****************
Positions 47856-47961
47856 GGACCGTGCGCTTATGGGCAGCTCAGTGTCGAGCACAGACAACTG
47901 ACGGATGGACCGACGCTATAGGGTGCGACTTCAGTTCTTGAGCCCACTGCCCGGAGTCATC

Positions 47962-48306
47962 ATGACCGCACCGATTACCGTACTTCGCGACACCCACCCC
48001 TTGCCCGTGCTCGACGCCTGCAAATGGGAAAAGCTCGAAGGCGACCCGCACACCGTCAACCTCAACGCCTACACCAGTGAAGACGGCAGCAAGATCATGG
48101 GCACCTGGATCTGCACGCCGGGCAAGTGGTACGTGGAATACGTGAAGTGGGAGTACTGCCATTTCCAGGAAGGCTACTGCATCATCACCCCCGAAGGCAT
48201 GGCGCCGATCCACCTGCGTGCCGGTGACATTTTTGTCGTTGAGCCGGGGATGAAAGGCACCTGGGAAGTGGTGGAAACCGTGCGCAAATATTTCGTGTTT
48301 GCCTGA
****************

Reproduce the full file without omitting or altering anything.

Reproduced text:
Positions 47856-47961
47856 GGACCGTGCGCTTATGGGCAGCTCAGTGTCGAGCACAGACAACTG
47901 ACGGATGGACCGACGCTATAGGGTGCGACTTCAGTTCTTGAGCCCACTGCCCGGAGTCATC

Positions 47962-48306
47962 ATGACCGCACCGATTACCGTACTTCGCGACACCCACCCC
48001 TTGCCCGTGCTCGACGCCTGCAAATGGGAAAAGCTCGAAGGCGACCCGCACACCGTCAACCTCAACGCCTACACCAGTGAAGACGGCAGCAAGATCATGG
48101 GCACCTGGATCTGCACGCCGGGCAAGTGGTACGTGGAATACGTGAAGTGGGAGTACTGCCATTTCCAGGAAGGCTACTGCATCATCACCCCCGAAGGCAT
48201 GGCGCCGATCCACCTGCGTGCCGGTGACATTTTTGTCGTTGAGCCGGGGATGAAAGGCACCTGGGAAGTGGTGGAAACCGTGCGCAAATATTTCGTGTTT
48301 GCCTGA